But hey, I'm making progress. With God's grace, I will continue to mature and learn how to handle my inclination to laziness. Breaking my attachment to my computer was a strong first step.

Cover Image Credit: montillon.a (via Flickr)

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Does Technology Make Us More Alone?

Technology -- we all love it and we all use it, but how is it affecting us?
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In this day and age, it is near impossible to do anything without the use of technology. You can pay your bills, manage your bank accounts and even chat with a customer service representative all with the use of your smartphone.

Is the use of technology starting to take away from our person-to-person interaction? Think about how often you grab your smartphone or tablet and text your friends instead of picking up the phone to call them or, better yet, making plans to hang out in person.

Technology is supposed to make us feel more connected by allowing us to stay in touch with our friends by using social media sites such as Facebook or Twitter and of course, texting. But are our smartphones getting in the way of socializing? Does technology make us feel more alone?

There is a term that is commonly used, "FOMO" –– short for "fear of missing out." Yes, this is a real thing. If for some crazy reason you don't check your Twitter or Facebook news feed every 10 minutes are you really missing out?

The fact that we have become so dependent on knowing exactly what is going on in other people's lives is sad. We should be focusing on our own lives and our own interactions and relationships with people.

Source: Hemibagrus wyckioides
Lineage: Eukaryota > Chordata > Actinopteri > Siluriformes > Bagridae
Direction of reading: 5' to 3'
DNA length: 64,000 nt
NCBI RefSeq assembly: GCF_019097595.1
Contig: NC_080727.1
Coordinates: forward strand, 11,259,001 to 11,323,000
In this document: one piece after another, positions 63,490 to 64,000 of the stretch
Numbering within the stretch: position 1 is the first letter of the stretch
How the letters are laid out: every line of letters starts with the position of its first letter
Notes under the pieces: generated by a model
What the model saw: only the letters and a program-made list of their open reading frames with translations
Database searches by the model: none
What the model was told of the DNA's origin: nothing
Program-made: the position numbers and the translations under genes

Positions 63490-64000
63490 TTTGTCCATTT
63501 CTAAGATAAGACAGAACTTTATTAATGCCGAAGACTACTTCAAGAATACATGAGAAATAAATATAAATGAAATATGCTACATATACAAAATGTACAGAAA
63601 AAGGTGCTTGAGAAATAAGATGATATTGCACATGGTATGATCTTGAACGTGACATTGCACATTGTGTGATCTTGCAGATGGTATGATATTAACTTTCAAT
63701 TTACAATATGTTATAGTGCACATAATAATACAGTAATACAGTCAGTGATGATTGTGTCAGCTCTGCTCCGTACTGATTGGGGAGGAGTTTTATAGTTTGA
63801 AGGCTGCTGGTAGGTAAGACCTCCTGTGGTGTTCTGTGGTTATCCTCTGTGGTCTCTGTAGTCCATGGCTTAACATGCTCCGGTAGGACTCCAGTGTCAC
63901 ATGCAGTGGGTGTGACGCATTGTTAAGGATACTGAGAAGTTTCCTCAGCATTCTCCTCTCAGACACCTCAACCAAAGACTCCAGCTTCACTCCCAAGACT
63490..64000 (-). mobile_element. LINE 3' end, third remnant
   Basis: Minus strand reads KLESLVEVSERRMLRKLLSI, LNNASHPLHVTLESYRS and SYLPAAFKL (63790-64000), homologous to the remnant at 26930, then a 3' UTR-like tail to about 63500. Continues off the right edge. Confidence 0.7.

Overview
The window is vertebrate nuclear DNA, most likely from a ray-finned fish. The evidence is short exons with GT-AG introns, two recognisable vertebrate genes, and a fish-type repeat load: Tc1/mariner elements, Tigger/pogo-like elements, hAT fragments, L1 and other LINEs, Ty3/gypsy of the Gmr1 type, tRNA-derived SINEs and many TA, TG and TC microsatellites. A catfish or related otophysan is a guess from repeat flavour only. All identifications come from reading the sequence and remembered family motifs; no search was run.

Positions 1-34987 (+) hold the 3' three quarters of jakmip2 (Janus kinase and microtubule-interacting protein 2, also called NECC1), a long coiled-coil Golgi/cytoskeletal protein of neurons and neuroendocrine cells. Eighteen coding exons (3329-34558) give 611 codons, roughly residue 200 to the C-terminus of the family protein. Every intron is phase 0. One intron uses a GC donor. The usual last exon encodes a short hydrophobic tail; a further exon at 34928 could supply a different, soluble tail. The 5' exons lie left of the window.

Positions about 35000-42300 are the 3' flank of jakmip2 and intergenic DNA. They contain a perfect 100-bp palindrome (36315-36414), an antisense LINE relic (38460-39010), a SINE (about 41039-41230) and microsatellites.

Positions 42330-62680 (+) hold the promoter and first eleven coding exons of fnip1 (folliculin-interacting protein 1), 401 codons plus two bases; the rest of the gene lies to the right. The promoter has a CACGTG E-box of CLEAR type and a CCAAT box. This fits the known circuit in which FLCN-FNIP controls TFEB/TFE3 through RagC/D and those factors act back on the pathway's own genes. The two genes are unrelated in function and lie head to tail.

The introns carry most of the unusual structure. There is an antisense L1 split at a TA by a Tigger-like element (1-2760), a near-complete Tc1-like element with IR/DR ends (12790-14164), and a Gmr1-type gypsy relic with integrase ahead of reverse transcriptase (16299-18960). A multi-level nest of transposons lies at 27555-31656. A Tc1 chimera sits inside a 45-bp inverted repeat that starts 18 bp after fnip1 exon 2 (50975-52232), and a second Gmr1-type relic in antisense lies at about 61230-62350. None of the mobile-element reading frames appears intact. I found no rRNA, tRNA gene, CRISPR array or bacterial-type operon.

Technology is making us more alone because instead of interacting with our friends in person, we are dependent on using our phones or tablets. We start to compare ourselves and our lives to others because of how many likes we get on our Instagram photos.

We are forgetting how to use our basic communication skills because we aren't interacting with each other, anymore. We are too busy with our noses in our phones. Young kids are dependent on a tablet to keep them entertained rather than playing with toys. That is not how I want my children to grow up.

As a society, we will start to become very lonely people if we don't start making changes. We are ruining personal relationships because of the addiction to our smartphones and checking our social media sites every five minutes.

It's time for us to own our mistakes and start to change. Next time you reach for your phone, stop yourself. When you are with your friends, ignore your phone and enjoy the company of your loved ones around you.

Technology is a great thing, but it is also going to be the thing that tears us apart as a society if we don't make changes on how dependent we are on it.

Cover Image Credit: NewsOK

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If You Post These 16 Things On Social Media, Can You Just Not?

The rest of the world doesn't care, I'm sorry.

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Honestly, we all have that one friend that posts every single detail of their life on social media. Whether it's good, bad, ugly or even straight up disgusting. To be honest we've all done it, but it needs to stop at some point, I'm saying if you're no longer a teenager yo need to cut the sh*t. Not every little thing needs to be shared with the world. So let me help you out, here's 16 things you should absolutely never post on your social media pages, and if you already do, please do everyone a favor and STOP!!

1. Your sex life...in detail and in general.

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Honestly I don't care how many times you and your significant other had sex last night, or where you did it. Thanks but no f******* thanks.